Harrow County: Snake Doctor

September 23, 2016 at 6:00 pm (Reads) (, , )

snakeHarrow County: Snake Doctor by Cullen Bunn, et al.


Harrow County is a fantastic horror comic, full of atmosphere and otherworldliness, preferring to show the disquiet of events instead of close-ups of amputations and mutilations. It’s not for the faint of heart, but neither is it excessive or exploitative. It’s a perfect blend of story and character, and the artwork matches it perfectly.

Until Snake Doctor, that is. Each collection so far has comprised four issues in the main series, covering a single arc in Emmy’s story, but Snake Doctor is made up of one two-part story, bookended by two one-shot stories. The two one-shots are drawn by artists who are not Tyler Crook, who has defined the look of the series. The first one has a style that is close enough to the usual style not to be too intrusive, but the second one is such a divergence that it’s like reading a different title. Even my favorite comic series had different artists, but here it’s almost like sacrilege. I can’t imagine anyone other than Fiona Staples drawing Saga, for example, and I can’t see anyone other than Crook capturing the horror of this title.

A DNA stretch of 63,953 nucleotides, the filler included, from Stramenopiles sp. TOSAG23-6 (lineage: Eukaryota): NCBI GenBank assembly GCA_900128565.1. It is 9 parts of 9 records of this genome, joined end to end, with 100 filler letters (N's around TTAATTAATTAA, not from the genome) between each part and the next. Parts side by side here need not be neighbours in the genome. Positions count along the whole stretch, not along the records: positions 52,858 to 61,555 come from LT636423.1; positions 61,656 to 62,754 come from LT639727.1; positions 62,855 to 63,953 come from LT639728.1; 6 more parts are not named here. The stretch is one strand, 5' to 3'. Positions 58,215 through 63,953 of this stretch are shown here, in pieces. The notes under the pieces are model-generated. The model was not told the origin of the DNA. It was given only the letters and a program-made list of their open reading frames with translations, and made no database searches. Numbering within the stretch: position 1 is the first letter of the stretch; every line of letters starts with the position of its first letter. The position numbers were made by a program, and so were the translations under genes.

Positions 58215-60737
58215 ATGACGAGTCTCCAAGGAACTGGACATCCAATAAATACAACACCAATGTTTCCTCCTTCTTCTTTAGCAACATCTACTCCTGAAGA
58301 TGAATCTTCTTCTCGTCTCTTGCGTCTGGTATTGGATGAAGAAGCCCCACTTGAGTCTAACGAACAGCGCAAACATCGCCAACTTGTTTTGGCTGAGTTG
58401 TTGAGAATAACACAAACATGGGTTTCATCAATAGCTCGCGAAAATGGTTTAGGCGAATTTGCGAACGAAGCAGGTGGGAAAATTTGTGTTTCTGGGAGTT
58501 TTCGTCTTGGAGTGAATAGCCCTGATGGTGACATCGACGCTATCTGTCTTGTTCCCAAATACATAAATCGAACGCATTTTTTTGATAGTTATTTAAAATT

The middle story has the usual feel of the title, but it features Emmy only tangentially. I like that the authors are expanding their focus, showing what it means to be in Emmy’s orbit, but it seemed to go in an odd direction. Part of what makes the title unique is how Emmy is the witch, and that’s as far as the supernatural goes. What supernatural does happen in the story orbits Emmy, but here we see that the unusual things happening around her town aren’t necessarily related to her. Plus, the story sets up the reader to believe one thing, and then by the end subverts that idea into something unexpected. I don’t have a problem with that, but Bunn creates that setup and reversal over the course of two issues. It felt rushed, and unsatisfying.

The first three stories in the collection suggest that there’s more to the story than what we get here, and that alone will keep me reading this title. The last one, though, feels like a throwaway story, like it was written to fulfill a deadline. Snake County is the weakest of the series so far, but I hope to see it pick up with the next volume.

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